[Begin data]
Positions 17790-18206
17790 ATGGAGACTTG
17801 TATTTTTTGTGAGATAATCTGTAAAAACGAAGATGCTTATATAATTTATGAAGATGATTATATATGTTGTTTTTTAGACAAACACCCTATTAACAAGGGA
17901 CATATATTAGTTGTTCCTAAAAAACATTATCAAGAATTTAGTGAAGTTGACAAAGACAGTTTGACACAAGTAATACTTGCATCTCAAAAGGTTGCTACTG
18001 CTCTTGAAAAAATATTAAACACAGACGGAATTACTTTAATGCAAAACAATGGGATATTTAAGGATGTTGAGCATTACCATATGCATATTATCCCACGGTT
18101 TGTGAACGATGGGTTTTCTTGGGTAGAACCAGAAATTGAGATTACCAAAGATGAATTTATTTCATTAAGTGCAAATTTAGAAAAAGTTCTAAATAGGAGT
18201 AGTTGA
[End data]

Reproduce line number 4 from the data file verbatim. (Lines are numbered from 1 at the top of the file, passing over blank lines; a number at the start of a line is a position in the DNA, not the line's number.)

17901 CATATATTAGTTGTTCCTAAAAAACATTATCAAGAATTTAGTGAAGTTGACAAAGACAGTTTGACACAAGTAATACTTGCATCTCAAAAGGTTGCTACTG